We've got a bit more than usual to cover, but cowabunga, is there a reward if you make it to the end.
Speaking of China
While we are on the subject of China, my D.C. colleague Jonathan Swan reports that President Trump is close to taking trade action against China over intellectual property theft and other issues. An announcement could come this week.
My thought bubble: Silicon Valley, which creates much of that intellectual property, might appreciate Trump taking a tougher stance than his predecessor.
Yes, but: Trade sanctions are always tricky business as targets inevitably retaliate. It's unclear what the collateral damage might be but China is both a huge market for the tech industry as well as its most significant manufacturing hub.
Cook - kinda - talks about rumors of new U.S. factories
Cook certainly expected to be asked about the "big, big, big" U.S. factories that President Trump told the Wall Street Journal that Apple was building. And he had an answer for both CNBC and Wall Street analysts but it wasn't a very direct one.
What Cook said: Cook noted that Apple believes it has a responsibility to invest in the U.S. and create jobs here, before launching into a long spiel on all the ways Apple does this, from spurring the app economy to investing in suppliers to build products here to where it locates its own employees.
"We want to do more than this," he told CNBC. "I hope that it's several plants… I don't know how many."
As for Apple's own employees, Cook hinted somewhat cryptically that more was coming on that front later this year.
What we know: Apple has a $1 billion fund to spur advanced manufacturing in the U.S. The first $200 million of that went to Corning, which makes the Gorilla Glass that covers the iPhone, the iPad, and many other smartphones and tablets. Corning is expanding a Kentucky facility as a result of Apple's investment.
Bill Joy's quest for a better battery powers ahead
Facebook takes another swing at hardware
The secret is revealed: We finally know at least part of what Facebook has been building in its Building 8 Lab. Bloomberg scooped yesterday that its first big product will be a video chat device, with a standalone speaker also in the works. They could both run a Facebook assistant (like the Jarvis system that CEO Mark Zuckerberg recently showed off in his house).
Why this matters: "The new devices represent a new phase in Facebook's hardware ambitions. Though the company sells the Oculus virtual reality headset, it acquired its maker and didn't create the original product," Bloomberg notes.
History lesson: It's not Facebook's first try to extend its social network into hardware, though. The company spent years on several different projects to build its own phone. What came to market in 2013 was Facebook Home, a skin for Android that put the social network front and center, as well as HTC First, a mid-range smartphone with Facebook Home built-in. Both were pretty spectacular flops.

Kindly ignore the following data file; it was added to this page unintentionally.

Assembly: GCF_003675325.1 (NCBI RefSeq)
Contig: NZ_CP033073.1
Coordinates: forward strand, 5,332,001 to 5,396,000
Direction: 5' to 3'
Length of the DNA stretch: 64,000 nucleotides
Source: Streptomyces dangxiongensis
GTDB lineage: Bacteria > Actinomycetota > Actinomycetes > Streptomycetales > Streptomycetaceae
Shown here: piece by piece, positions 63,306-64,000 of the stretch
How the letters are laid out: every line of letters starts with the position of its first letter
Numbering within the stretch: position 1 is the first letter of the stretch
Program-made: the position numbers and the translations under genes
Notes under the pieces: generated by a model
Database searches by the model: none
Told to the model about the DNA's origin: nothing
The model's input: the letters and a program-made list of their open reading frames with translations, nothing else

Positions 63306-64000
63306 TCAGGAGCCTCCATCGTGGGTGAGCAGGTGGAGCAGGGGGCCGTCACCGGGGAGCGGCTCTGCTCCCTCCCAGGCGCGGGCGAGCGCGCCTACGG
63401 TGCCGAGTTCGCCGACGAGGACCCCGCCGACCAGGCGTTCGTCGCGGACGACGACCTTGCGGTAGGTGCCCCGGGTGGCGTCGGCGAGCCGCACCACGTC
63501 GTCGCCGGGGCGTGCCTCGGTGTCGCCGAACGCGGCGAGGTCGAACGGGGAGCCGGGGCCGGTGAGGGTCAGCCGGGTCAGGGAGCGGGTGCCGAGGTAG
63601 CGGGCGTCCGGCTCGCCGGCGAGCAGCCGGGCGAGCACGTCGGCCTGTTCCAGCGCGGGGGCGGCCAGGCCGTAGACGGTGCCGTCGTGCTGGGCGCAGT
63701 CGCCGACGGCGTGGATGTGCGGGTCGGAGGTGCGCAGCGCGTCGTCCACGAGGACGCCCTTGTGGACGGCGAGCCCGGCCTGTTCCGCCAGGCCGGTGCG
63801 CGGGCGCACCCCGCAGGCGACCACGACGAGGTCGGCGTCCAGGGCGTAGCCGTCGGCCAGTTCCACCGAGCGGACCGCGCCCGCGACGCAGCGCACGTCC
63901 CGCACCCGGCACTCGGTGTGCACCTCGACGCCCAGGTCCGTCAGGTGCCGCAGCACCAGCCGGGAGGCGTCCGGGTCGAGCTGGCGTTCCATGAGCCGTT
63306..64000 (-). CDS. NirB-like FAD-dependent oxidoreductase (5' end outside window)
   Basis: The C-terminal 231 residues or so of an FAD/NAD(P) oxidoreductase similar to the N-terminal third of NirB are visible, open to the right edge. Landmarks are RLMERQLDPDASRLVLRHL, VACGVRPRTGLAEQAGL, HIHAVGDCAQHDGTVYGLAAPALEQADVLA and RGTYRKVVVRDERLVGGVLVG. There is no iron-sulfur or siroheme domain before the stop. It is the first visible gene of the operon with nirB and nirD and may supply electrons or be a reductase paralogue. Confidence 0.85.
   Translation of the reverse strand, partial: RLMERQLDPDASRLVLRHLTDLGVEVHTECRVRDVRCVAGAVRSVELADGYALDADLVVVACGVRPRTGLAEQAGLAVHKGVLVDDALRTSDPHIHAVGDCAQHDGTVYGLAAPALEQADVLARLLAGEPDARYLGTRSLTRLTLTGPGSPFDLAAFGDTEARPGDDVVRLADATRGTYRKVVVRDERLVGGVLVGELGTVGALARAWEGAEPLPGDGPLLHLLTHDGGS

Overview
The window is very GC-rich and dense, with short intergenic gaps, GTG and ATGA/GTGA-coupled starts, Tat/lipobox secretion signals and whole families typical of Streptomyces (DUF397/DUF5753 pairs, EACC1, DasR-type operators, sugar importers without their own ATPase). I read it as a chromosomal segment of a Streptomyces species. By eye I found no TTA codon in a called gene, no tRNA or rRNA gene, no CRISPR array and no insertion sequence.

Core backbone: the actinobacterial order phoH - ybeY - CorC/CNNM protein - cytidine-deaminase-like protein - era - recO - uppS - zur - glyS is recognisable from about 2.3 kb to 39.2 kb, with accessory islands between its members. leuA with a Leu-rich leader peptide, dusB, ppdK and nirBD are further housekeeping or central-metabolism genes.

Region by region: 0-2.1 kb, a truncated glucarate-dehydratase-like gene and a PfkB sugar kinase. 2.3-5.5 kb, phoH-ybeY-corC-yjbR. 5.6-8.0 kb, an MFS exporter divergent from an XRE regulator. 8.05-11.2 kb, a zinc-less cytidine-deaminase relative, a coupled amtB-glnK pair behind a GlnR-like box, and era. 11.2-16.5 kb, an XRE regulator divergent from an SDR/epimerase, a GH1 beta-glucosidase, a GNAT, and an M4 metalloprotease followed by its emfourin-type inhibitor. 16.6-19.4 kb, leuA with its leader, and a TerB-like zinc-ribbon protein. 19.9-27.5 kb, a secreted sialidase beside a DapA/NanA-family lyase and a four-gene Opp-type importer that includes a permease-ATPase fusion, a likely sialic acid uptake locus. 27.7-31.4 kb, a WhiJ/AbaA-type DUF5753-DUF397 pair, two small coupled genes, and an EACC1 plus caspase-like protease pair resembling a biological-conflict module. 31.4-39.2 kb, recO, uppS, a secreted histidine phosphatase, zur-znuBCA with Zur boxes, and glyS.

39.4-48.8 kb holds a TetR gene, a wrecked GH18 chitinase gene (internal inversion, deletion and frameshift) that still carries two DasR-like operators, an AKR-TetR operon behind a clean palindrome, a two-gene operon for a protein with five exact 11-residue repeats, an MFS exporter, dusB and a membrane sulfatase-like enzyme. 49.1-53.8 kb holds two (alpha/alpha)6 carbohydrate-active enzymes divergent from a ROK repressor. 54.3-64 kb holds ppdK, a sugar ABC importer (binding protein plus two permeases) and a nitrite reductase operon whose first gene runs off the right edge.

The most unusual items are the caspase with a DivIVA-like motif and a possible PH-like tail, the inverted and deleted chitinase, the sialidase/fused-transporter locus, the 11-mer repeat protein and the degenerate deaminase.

Hyperloop startup encouraged by second round of tests
Hyperloop One — which wants to make Elon Musk's idea of super-fast, tube-based transportation a reality — thinks its successful second round of testing (completed last month) will help prove skeptics wrong. David caught up with its co-founders for an update:
- "We went a lot faster," co-founder and president of engineering Josh Giegel said when asked how he would sum up the significance of the tests for a relative or friend. The system reached 192 miles per hour and traveled further than it did in its first set of tests.
- It was the first time the system had been tested with a pod (which carries people and cargo), not just the sled that carries it.
- "So now is the dawn of commercialization of hyperloop," said Shervin Pishevar, a co-founder of the company and its executive chairman. "We had to accomplish this to show governments around the world and our partners and everyone that hyperloop is real, we've built it.
What's next: More tests to refine the system and bring it closer to deployment. It has a long way to go to reach the targeted 650 miles per hour.
Challenges remain: Some of those are regulatory, like getting local authorities on board. Others are technical, like perfecting the vacuum system that makes the concept work. Not to mention financial: It's going to cost tens of billions of dollars to deploy it at any kind of scale.
On tap: Today's earnings reports include Square and Fitbit as well as Tinder/Match.com owner Match Group...Senate Commerce Committee is scheduled to vote on three nominees to the Federal Communications Commission, including a new term for Chairman Ajit Pai.
Trading places: Alex Randolph, a trustee for the City College of San Francisco, is joining Uber to lead public affairs for Northern California, the company confirmed to Login. The SF Examiner previously reported he had taken a job at Uber.
ICYMI: Sprint turned its first quarterly profit in three years, with the CEO promising a public update soon on merger discussion efforts...Snap is in talks to acquire Chinese selfie drone maker Zero Zero Robotics, according to The Information. (Here's a video from last year of a prototype flying in my garage)...Microsoft is launching a subscription-based option for buying its Surface tablet, aiming to better compete with Apple and Google in the education market, GeekWire reports...Stripe has quietly landed a deal to process some transactions for Amazon, according to a new Bloomberg profile.
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Check out this cow, which bears quite a resemblance to KISS rocker Gene Simmons.